I've also tried higher resistor values (120 K) and lower (220 ohms). Nothing changes at all...
What could go wrong ?

Boz
Logged

Portugal
Offline Offline
God Member
*****
Karma: 6
Posts: 962
View Profile
 Bigger Bigger  Smaller Smaller  Reset Reset

I have one of those chips at home, I could try it.
Show me your code.
Logged

Offline Offline
Newbie
*
Karma: 0
Posts: 17
View Profile
 Bigger Bigger  Smaller Smaller  Reset Reset

I have one of those chips at home, I could try it.
Show me your code.
Hi, thank you, that's nice of you.
I've attached the code.
Just a short explanation of the wiring:
- I use 11 pins from the NVRAM (A0..A10). They are connected to pins 53, 51, 49, etc, on the arduino (eg, A0 is connected to pin 53, A1 to pin 51).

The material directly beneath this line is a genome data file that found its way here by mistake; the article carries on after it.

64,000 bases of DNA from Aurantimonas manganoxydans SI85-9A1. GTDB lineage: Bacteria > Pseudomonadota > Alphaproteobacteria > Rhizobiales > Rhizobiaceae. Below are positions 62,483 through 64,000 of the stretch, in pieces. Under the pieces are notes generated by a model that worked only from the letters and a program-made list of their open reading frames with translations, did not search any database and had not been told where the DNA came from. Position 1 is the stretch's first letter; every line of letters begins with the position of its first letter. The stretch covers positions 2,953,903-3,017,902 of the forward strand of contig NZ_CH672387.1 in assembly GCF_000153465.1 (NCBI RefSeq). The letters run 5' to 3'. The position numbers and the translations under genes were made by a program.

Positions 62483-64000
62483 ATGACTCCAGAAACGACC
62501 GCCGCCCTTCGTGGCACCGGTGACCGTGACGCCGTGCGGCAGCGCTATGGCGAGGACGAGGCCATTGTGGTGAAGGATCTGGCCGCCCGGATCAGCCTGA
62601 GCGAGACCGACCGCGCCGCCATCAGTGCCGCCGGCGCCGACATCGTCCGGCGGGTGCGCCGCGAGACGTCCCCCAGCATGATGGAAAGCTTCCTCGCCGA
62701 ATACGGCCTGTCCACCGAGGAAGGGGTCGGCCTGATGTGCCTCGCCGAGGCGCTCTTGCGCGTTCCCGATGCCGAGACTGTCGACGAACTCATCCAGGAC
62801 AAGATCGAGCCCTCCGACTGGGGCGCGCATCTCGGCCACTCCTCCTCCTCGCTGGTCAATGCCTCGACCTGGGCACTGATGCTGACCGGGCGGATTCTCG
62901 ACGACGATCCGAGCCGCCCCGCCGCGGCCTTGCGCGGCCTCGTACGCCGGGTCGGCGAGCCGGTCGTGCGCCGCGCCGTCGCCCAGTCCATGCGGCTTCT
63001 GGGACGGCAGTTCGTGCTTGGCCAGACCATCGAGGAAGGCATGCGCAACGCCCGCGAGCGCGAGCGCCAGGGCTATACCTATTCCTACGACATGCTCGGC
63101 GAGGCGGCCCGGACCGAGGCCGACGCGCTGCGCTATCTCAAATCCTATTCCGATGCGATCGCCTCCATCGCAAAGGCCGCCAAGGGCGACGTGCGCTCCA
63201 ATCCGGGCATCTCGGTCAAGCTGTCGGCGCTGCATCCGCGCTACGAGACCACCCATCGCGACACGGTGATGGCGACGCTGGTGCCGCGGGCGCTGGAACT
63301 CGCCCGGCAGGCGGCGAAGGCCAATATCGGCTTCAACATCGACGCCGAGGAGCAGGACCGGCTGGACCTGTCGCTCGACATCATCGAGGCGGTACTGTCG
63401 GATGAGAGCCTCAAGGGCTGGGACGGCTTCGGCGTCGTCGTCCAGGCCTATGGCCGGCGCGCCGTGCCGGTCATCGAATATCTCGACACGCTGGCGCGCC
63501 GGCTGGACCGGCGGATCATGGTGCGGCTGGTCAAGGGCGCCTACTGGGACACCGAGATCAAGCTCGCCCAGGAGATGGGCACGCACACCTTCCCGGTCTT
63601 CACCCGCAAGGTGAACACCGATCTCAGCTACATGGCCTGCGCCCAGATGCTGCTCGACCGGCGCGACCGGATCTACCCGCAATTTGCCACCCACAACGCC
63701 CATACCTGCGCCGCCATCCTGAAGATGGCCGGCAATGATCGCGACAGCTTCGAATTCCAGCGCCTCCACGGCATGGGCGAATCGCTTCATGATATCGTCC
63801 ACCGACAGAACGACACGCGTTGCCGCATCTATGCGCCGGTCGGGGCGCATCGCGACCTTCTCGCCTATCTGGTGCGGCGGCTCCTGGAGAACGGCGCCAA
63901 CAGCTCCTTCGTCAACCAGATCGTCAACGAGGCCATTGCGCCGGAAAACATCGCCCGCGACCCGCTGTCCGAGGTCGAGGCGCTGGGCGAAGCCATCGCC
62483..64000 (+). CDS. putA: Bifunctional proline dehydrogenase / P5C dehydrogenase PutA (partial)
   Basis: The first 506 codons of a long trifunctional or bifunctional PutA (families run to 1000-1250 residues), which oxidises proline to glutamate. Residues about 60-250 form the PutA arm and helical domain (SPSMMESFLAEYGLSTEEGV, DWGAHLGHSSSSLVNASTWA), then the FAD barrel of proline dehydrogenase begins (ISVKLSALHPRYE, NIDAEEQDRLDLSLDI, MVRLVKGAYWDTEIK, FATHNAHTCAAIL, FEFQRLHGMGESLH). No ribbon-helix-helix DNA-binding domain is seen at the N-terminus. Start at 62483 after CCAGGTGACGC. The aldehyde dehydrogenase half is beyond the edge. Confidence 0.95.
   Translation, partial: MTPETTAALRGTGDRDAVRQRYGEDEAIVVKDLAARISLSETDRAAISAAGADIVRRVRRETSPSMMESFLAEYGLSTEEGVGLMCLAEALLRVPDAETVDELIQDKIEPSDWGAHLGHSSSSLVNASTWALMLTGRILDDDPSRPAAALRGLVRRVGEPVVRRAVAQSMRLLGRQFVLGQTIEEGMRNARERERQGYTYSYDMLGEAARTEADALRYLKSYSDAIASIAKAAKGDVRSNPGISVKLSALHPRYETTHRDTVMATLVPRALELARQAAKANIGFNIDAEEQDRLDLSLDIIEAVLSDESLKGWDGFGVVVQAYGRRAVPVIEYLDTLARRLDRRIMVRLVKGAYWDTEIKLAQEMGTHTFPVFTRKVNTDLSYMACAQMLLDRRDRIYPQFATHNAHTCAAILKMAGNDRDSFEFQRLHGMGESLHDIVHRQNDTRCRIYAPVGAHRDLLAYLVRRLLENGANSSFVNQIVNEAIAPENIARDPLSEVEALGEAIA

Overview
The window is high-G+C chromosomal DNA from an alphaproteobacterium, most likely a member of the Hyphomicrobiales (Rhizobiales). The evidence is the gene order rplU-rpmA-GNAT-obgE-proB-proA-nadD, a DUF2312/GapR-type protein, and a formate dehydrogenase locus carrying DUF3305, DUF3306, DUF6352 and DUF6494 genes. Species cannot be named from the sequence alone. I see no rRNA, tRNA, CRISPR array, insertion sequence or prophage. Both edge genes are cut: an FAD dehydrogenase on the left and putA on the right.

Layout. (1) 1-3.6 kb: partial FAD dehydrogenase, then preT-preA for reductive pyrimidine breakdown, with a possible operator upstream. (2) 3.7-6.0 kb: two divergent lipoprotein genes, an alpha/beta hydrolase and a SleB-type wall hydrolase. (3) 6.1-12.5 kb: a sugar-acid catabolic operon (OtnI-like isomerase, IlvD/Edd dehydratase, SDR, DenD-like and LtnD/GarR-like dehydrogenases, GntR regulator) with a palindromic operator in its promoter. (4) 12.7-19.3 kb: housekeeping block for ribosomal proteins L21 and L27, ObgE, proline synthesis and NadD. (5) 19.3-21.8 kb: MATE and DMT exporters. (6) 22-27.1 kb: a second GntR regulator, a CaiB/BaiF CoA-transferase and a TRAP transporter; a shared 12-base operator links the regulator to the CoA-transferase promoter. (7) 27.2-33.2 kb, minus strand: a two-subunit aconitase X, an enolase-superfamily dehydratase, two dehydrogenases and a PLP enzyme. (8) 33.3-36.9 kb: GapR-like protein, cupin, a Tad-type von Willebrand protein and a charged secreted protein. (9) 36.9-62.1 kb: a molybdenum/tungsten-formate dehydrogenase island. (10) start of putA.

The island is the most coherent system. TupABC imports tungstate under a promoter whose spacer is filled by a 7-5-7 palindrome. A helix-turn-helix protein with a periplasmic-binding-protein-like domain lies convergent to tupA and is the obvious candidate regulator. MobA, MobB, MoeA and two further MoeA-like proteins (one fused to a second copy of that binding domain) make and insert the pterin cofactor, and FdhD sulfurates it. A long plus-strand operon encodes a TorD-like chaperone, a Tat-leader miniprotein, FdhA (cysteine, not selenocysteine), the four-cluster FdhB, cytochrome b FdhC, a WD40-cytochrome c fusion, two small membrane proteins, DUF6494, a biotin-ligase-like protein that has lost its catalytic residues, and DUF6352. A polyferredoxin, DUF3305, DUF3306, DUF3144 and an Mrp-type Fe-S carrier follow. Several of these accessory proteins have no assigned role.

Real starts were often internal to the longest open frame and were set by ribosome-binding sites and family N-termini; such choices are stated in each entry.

- data pins (D0..D7) are connected to pins 38,40,42, etc.
(address & data pins are in reversed order, it was just easier to wire... the "stepa" & "stepd" vars take that into account)
- pin 12 is for a push button, to allow to write again the nvram with correct data (ie memory = i & 0xff) if pushed within 4 seconds at start
- pins 22, 24 & 26 are for the chip enable, output enable and write enable pins.

BTW, my arduino is an ATMega.

Thank you for your time again...
Boz

* nvram.txt (3.58 KB - downloaded 11 times.)
Logged

Portugal
Offline Offline
God Member
*****
Karma: 6
Posts: 962
View Profile
 Bigger Bigger  Smaller Smaller  Reset Reset

Big woops, I only have an duemilanove, so I dont have enough pins to test it :/
Logged

Offline Offline
Newbie
*
Karma: 0
Posts: 17
View Profile
 Bigger Bigger  Smaller Smaller  Reset Reset

Big woops, I only have an duemilanove, so I dont have enough pins to test it :/
Well, you don't have to use all the address pins, as long as you ground unused ones.
In my tests, I have used pins A0 .. A10, but on some tests I used only pins A0..A3 for
example.
Logged

Portugal
Offline Offline
God Member
*****